State v. Wright

Docket Number124,660
Decision Date23 June 2023
PartiesState of Kansas, Appellee, v. Colt Francis Wright, Appellant.
CourtKansas Court of Appeals


Appeal from Saline District Court; PATRICK H. THOMPSON, judge.

Debra J. Wilson, of Capital Appeals and Conflicts Defender Office for appellant.

Natalie Chalmers, assistant solicitor general, and Kris W Kobach, attorney general, for appellee.




Cole Francis Wright appeals the district court's denial of the presentencing motion he filed seeking to withdraw his pleas to multiple violent felonies. The district court conducted an evidentiary hearing and ultimately concluded that Wright failed to verify his allegations that his plea was involuntary as the product of coercion and counsel's lackluster advocacy. Following a thorough review of the record we are satisfied the district court did not abuse its discretion in so finding. The parties also collectively assert that remand is necessary because it is unclear from the court's restitution order when Wright's payment obligation is due. We agree and remand with directions that the order be clarified to properly reflect the district court's intent.


In February 2019, Wright stole a vehicle at gunpoint while at a Salina gas station. After the victim reported the carjacking Salina police officers identified the stolen vehicle and pursued Wright. A car chase ensued during which Wright rammed the stolen vehicle into an officer's patrol vehicle and fired gunshots at three other officers in marked patrol vehicles who were attempting to stop him. One officer was injured when a bullet shattered his windshield and broken glass went into his eyes.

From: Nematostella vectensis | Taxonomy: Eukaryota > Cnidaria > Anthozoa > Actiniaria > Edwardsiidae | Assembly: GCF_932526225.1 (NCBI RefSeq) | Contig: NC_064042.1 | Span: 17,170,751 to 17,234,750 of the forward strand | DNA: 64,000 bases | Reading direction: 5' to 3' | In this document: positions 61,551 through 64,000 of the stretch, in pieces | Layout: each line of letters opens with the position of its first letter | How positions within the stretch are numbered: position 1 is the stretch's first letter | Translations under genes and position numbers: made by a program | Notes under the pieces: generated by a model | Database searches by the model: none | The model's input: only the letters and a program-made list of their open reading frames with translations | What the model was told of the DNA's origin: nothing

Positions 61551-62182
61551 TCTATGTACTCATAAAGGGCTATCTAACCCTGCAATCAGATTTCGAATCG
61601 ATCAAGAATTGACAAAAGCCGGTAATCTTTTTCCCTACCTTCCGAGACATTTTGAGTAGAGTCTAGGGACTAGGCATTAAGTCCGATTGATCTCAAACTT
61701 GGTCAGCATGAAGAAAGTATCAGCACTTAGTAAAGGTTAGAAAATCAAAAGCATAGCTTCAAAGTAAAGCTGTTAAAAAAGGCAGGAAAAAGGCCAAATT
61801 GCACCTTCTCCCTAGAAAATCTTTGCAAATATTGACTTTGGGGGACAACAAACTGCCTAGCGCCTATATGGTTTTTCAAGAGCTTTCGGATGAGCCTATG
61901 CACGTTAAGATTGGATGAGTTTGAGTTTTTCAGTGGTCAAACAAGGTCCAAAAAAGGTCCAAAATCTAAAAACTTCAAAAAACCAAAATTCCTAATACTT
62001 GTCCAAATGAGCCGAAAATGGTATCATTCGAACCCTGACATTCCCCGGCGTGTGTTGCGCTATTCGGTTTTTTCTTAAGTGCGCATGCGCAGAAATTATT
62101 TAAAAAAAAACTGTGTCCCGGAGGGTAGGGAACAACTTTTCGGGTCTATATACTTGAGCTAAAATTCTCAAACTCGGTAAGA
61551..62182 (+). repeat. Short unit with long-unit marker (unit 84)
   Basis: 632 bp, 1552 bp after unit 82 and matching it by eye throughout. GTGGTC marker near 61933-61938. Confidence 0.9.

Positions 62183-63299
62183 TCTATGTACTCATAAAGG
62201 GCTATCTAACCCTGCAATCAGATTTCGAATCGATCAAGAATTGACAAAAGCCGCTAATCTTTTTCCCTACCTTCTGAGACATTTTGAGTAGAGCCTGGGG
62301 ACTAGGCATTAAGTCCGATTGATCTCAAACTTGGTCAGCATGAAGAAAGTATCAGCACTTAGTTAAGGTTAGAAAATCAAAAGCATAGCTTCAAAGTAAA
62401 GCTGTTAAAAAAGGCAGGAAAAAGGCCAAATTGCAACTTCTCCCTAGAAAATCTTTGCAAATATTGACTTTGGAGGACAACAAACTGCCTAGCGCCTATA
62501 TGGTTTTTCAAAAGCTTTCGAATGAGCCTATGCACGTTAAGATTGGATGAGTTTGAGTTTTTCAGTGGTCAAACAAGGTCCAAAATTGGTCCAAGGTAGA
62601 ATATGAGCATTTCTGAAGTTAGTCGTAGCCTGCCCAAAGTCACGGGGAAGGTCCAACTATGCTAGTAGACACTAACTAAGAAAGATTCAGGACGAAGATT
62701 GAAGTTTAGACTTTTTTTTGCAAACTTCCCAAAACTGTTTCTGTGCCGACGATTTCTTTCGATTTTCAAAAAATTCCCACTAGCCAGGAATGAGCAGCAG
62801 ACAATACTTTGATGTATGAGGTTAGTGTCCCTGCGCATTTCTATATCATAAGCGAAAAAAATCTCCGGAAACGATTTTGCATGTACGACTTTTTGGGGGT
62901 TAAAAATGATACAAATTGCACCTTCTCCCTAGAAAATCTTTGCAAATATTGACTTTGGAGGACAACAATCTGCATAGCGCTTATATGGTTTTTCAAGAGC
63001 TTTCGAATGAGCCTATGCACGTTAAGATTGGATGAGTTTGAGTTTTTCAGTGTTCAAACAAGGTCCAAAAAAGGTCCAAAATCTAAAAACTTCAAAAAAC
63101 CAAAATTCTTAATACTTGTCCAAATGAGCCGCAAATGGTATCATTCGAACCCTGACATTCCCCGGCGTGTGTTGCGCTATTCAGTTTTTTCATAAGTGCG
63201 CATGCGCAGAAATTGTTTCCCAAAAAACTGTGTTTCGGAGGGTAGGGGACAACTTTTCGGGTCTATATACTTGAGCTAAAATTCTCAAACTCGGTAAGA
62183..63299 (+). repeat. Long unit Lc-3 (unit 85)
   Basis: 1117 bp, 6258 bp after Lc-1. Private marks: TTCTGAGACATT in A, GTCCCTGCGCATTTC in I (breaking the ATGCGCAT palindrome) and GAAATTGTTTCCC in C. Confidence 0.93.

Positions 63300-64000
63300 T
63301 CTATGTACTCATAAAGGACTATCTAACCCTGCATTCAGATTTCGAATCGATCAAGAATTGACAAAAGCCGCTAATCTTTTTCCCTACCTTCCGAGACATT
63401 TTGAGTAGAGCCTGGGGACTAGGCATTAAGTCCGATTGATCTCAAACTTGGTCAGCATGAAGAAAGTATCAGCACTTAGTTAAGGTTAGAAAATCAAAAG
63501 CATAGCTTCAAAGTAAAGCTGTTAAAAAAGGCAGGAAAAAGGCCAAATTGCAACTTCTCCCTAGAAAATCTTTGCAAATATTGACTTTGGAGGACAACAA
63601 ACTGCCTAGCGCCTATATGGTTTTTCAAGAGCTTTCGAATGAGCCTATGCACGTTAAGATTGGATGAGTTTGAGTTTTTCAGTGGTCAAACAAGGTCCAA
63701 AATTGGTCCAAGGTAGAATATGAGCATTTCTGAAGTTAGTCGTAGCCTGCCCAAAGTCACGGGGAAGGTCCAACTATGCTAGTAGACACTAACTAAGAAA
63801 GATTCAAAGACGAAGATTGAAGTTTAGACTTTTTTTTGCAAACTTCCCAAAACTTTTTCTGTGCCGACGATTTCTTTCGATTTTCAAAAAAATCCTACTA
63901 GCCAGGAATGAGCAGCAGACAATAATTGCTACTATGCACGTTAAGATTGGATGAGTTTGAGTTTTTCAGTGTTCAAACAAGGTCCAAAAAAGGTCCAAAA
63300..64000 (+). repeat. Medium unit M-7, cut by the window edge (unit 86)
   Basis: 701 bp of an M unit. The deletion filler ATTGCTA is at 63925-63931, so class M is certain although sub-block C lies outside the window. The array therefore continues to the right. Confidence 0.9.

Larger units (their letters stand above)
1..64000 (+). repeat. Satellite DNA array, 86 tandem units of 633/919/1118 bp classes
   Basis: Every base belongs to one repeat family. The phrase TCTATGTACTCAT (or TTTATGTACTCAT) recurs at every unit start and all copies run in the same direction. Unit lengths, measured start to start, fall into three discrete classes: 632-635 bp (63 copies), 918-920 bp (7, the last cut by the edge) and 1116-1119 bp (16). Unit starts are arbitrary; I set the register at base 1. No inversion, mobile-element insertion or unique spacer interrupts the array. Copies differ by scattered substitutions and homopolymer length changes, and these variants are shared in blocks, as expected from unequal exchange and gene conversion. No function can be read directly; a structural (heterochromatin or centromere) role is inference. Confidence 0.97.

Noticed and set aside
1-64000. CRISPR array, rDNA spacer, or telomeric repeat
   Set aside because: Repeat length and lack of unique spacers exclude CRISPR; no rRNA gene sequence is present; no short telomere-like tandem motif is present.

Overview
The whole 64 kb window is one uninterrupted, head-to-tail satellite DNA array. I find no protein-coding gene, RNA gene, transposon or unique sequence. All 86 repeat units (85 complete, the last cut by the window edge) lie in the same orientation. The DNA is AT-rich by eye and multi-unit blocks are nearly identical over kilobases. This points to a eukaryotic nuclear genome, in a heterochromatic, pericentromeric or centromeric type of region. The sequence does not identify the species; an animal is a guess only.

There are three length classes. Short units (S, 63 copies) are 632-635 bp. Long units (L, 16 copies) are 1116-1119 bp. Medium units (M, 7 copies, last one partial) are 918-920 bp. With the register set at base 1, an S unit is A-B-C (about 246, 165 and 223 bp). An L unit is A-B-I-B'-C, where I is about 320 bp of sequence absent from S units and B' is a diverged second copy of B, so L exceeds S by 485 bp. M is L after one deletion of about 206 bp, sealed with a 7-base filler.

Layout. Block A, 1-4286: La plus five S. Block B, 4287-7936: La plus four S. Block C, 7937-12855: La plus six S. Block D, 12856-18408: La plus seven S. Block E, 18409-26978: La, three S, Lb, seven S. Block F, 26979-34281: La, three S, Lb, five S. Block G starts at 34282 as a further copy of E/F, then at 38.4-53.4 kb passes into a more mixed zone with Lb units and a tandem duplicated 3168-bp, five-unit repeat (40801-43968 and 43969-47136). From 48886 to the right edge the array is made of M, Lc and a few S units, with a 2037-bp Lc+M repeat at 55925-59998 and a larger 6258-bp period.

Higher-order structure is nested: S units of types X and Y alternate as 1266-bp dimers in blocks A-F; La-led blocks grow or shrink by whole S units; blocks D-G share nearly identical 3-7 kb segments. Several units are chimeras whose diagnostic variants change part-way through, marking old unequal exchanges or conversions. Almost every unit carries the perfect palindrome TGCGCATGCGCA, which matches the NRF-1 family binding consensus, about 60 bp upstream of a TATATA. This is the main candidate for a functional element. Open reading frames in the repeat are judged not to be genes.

Wright eventually drove the vehicle off the road and down an embankment into a field. He exited the vehicle, and believing that Wright was pointing a gun at them, four police officers engaged in a shootout with him. Wright ran further into the field but was ultimately shot and wounded. Officers took Wright into custody and recovered a Ruger GP100 handgun. The firearm contained four cartridge casings and two empty slots, suggesting Wright had fired at least four shots.

The State charged Wright with six counts of attempted capital murder, four counts of criminal damage to property, three counts of unlawful possession of a controlled substance, and a single count each of aggravated robbery, aggravated battery, fleeing and eluding, and unlawful possession of drug paraphernalia.